Berger, thanks for posting in detail the problems you've been having. I've been listening to the hype (official reviews) for weeks, and been dubious.
While my own computer is far too old and hardware limited to "upgrade" (*cough*), the better half set aside her aging XP laptop (looks to be about the same hardware age as your inspiron) and got a Thinkpad last year that came with 8.1, and after using xp for a decade, she hates the 8 interface. I'm trying to decide whether to go to "Classic Shell" for 8, or attempt to wean her to Linux, or take the 10 "upgrade" for both machines for her use only. (Does this remind anyone of the "New Coke" debacle when the customers hated it, and going back to "Classic" they replaced sugar with much cheaper corn syrup and upped their profits?) We're on a slow and data limited connection, so just getting the gigabytes of updates would require 18 mile trips to town where the data is fast and isn't limited. My, how that sucks.
I can understand Linux having driver issues with hardware "designed for Windows", often proprietary, and having to spend a few hours getting things to work on any given box, but Mikrosloth? These are the folks who set the specs, who invest millions of man-hours in coding and testing. What does it say when their own reliability measures show that they fail? And the repeatedly proven fact that M$ products don't play well with any possible competitor, which seems to get worse with every iteration.
And 40GB, just for an operating system and a few "apps"? Holy hard-drives, Batman! My first system had an astoundingly large at the time 40mb HD, and 4mb of ram. It came with DOS 5 and the then brand new Win 3.0 (then qualified for the free 3.1 upgrade / fix). The box I'm typing this from has a stable, reliable OS (winME (with all possible patches) for its better USB support than 98SE), dozens of programs (not apps), thousands of user files, and is only using 3.2gb of a 10gb drive. The Windows directory measures at 1.90GB. You're a smart guy. Maybe you can tell me why it takes roughly 20 times more "operating system" to provide a "better user interface"? Maybe you can explain how 2,000% more code isn't linearly if not exponentially more susceptible to hacks and viri? Hmmm. Would back doors and "content monitoring" have anything to do with it? Would a EULA that reads like you cede all your rights if you accept it, be an acceptable price to pay to search the internet, or to compose an essay, or send an e-mail? Thanks Big M, but I'm done playing that game.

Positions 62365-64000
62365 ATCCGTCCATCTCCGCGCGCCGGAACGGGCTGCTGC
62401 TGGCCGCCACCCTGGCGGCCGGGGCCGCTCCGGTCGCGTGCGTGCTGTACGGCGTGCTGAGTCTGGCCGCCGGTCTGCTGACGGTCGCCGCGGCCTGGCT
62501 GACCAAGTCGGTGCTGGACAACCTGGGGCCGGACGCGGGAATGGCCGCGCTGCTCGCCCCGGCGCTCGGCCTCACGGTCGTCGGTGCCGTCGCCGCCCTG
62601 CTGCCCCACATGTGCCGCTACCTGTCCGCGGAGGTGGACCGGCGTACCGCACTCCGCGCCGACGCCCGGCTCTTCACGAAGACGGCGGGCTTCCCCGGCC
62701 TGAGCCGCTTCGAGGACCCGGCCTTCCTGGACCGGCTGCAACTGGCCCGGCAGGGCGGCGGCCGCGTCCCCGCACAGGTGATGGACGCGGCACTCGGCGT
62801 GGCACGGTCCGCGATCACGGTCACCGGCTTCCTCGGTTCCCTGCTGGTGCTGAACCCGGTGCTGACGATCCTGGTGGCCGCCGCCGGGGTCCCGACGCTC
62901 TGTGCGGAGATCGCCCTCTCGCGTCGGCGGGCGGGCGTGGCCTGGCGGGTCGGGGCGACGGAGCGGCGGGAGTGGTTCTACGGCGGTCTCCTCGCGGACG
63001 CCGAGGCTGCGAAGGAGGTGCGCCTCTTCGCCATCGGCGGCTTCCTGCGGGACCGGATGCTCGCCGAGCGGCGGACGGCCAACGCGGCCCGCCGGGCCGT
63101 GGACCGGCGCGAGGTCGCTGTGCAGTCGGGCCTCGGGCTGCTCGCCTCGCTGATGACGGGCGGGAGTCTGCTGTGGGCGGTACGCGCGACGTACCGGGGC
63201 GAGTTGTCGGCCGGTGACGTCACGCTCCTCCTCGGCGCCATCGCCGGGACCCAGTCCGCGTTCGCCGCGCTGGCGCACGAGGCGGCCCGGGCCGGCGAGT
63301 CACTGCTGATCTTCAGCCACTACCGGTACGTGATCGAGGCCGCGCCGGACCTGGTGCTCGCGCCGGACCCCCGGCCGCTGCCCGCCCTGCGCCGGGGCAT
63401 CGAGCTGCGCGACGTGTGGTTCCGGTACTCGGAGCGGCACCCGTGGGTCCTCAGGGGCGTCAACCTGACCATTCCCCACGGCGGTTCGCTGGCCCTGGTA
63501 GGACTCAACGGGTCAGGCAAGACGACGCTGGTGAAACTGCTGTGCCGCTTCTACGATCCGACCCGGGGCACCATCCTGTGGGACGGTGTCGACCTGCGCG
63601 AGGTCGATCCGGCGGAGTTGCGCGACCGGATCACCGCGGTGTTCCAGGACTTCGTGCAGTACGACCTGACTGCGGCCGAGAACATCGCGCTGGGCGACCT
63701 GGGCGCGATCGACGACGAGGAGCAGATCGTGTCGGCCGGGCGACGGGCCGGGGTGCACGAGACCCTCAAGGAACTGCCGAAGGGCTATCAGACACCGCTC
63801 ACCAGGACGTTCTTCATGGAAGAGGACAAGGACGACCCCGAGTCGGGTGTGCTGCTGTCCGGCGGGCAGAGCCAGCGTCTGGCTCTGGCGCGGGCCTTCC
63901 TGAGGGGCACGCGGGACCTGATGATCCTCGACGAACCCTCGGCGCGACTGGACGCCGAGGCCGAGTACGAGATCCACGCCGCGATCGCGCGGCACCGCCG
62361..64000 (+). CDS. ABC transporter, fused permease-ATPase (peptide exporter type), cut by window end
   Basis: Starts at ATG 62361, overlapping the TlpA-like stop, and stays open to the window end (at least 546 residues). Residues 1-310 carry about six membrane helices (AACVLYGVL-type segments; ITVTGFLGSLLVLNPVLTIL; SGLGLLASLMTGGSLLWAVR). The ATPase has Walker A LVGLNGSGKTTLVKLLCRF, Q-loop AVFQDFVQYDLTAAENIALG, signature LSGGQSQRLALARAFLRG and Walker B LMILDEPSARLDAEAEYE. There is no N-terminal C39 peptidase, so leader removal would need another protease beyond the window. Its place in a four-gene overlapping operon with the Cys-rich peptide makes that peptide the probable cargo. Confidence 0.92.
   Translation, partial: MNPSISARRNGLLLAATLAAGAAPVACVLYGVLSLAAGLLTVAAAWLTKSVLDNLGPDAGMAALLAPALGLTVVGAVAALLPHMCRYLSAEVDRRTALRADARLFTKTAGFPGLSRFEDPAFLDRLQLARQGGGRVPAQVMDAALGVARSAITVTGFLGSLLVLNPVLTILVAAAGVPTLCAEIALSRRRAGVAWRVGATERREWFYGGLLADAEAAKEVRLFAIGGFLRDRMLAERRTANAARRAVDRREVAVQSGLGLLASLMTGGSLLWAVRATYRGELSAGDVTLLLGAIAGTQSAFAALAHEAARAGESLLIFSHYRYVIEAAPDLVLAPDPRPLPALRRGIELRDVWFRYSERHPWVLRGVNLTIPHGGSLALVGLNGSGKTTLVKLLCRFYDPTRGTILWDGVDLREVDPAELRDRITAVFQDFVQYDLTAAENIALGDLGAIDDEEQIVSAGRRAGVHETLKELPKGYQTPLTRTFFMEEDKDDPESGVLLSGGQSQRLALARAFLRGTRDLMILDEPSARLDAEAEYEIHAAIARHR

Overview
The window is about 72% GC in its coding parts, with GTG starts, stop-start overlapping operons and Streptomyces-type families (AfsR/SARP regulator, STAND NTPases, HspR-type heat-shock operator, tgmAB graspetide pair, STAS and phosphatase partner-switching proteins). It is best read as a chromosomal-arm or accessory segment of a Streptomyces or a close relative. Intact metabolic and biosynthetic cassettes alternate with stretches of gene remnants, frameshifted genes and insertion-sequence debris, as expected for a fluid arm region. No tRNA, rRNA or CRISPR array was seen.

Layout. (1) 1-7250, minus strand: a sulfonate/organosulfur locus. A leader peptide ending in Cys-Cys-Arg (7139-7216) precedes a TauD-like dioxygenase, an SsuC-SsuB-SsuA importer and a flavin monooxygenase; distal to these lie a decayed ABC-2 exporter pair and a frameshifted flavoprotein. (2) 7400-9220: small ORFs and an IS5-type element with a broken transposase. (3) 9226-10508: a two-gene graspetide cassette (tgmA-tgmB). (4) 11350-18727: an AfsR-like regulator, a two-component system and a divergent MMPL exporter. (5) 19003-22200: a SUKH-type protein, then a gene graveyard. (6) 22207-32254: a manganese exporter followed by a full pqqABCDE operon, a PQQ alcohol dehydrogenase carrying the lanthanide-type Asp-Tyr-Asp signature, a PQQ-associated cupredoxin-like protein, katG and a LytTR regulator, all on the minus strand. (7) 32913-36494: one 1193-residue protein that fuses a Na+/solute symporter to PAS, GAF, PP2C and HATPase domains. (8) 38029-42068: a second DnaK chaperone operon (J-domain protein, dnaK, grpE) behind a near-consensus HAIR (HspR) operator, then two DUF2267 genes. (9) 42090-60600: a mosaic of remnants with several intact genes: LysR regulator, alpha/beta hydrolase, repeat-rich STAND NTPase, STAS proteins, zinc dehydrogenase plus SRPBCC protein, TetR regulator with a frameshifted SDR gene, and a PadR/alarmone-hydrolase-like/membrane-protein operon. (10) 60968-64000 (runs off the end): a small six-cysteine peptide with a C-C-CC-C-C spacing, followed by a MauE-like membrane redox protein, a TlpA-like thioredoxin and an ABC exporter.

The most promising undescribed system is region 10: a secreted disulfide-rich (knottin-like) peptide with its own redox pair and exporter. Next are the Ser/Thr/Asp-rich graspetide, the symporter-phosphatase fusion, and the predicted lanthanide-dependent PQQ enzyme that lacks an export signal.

The only reason Win10 will get market share is the OEM deals they make, and the fact that so many people are still too comfortable in a windows interface to make a move. Maybe 10 will be a tipping point. Maybe 11 will, but I just can't see this sort of idiocy going on ad infinitum.
Have you considered Linux? I understand that some Dells can be a bit more difficult to make work because of odd hardware, but it might be worth a try. It very well may take less time and frustration to work the kinks out of a version of Linux with excellent on-line forum help, than playing "whack-a-mole" with windows issues and idiot tech support. Try a Live CD of Ubuntu, or Puppy, or Knoppix, or Arch, or Red Hat, and if you find one that works well with your hardware, take a spare HD and put that flavor of Linux on it, so if you ever want to go back to a strictly Windows machine (to remind yourself of what you aren't missing), you can. Just remember to get your terrabytes of updates (patches and fixes to fix the previous patches and fixes) when you put it back in, that is if 10 is still supported then.
When I get some more spare time, I'm finishing putting Puppy on this box - already have it on a bootable SSD, it just needs a few tweaks to get the peripheral hardware issues worked out, like the wireless card I use for internet access, then call me "free". I might even get another 16 years of out this machine.